Child Research Data & Publications
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As Pulitzer Prize-winning journalist Julia Cass prepared the recent Children's Defense Fund's report "Held Captive": Child Poverty in America, she traveled to the Mississippi Delta, the ravaged cities of New Orleans and Baton Rouge in Louisiana, and the birthplace of the suburban American dream in Long Island, New York to see several different sides of contemporary American child poverty. Despite the different circumstances children in these diverse communities faced, Cass found that there was something very familiar about the effects of child poverty everywhere she looked.
"Jarvious Cotton cannot vote. Like his father, grandfather, great-grandfather, and great-great-grandfather, he has been denied the right to participate in our electoral democracy . . . Cotton's great-great-grandfather could not vote as a slave. His great-grandfather was beaten to death by the Ku Klux Klan for attempting to vote. His grandfather was prevented from voting by Klan intimidation. His father was barred from voting by poll taxes and literacy tests. Today, Jarvious Cotton cannot vote because he, like many black men in the United States, has been labeled a felon and is currently on parole."
Four years ago this February, an entire community was devastated in Prince George's County, Maryland, just outside Washington, D.C., when 12-year-old seventh grader Deamonte Driver died after complications from a tooth abscess. His mother Alyce, who worked at low-paying jobs, had searched for a dentist to treat Deamonte's toothache who would accept Medicaid, but she was unsuccessful.
The distinguished theologian Howard Thurman once described an oak tree in his childhood yard with leaves that each autumn turned yellow and died but stayed on the branches all winter. Nothing—neither wind, storm, sleet, nor snow—dislodged these dead leaves from the apparently lifeless branches. Dr. Thurman came to understand that the business of the oak tree during the long winter was to hold on to the dead leaves before turning them loose in spring so that new buds—the growing edge—could begin to unfold.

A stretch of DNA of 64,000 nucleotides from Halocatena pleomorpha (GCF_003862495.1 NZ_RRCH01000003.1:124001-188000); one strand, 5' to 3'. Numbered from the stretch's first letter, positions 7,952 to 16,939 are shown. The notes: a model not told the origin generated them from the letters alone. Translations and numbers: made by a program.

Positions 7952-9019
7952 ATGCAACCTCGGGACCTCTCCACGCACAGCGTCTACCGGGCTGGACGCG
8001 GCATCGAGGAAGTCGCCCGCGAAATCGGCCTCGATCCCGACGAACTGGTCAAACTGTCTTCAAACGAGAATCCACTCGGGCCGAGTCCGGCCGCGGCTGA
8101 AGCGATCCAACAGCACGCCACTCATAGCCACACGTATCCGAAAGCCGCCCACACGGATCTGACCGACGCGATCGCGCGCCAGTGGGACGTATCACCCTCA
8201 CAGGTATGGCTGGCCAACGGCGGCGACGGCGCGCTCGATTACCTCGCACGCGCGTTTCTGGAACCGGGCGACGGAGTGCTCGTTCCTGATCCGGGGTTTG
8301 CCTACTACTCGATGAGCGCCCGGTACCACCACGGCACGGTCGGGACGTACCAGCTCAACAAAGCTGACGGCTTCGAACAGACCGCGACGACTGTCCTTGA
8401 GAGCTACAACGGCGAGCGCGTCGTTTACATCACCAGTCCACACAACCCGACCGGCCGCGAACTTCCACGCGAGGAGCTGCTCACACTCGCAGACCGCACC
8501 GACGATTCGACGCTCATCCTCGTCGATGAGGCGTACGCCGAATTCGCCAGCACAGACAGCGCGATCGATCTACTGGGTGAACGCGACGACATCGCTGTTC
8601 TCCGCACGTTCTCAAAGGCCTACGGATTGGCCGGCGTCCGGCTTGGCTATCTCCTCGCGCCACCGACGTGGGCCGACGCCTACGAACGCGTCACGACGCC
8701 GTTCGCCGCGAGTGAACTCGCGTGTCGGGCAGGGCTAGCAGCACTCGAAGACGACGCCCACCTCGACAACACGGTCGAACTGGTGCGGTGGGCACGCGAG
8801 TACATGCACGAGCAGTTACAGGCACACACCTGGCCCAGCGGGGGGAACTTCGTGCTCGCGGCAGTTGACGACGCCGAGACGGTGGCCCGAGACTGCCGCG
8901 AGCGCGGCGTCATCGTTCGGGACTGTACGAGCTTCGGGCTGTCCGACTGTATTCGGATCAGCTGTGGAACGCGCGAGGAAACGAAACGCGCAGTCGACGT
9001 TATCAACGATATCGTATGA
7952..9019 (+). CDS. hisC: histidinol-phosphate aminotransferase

"On your mark, get set, ready, go!" In the language of childhood, these words are an exciting invitation—and a signal that it's time to be at the starting line and prepared to take off in order to sprint to success. But what happens when children aren't ready for the most important race of their lives? Every year, four million children in America enter kindergarten, but as many as one in three won't be ready for school—and many of them will never catch up.
While there is a lot of talk today about jobs, there has been far too little attention paid to the job prospects of young people. A new report prepared for the Children's Defense Fund shows young people have lost more ground economically than any other age group over the last three decades. Dr. Andrew Sum, professor and director of the Center for Labor Market Studies at Northeastern University, and his colleagues paint a grim economic picture for the futures of young workers and young families, and Black young people and young families fare the worst.
February 4th marks the second anniversary of the Child Health Insurance Program Reauthorization Act (CHIPRA), which has already helped many states make significant improvements in health coverage for children. Today, the U.S. Department of Health and Human Services is issuing a report highlighting many of the gains made in enrolling eligible, but uninsured children in health coverage. During fiscal year 2010, children's enrollment in Medicaid and CHIP increased by more than two million!
This factsheet provides a statistical breakdown of the uninsured child population in America, including by race/ethnicity, age, income, citizenship and state.
These factsheets provide basic stats and rankings regarding poverty, health, hunger, child welfare, early childhood development, education and youth at risk for children in 2010 in each state.
My father told me I could do and be anything I wanted to be if I dreamed and worked hard enough for it. I took these words to heart, despite growing up in the Jim Crow era in Marlboro County, South Carolina. Today, too many children in Marlboro County and throughout America are not being taught to dream and to work hard for a better future. Unemployment in my home county has hovered between 16 and 20 percent for long periods of time and many children there have never seen anyone in their family able to find a job and go to work.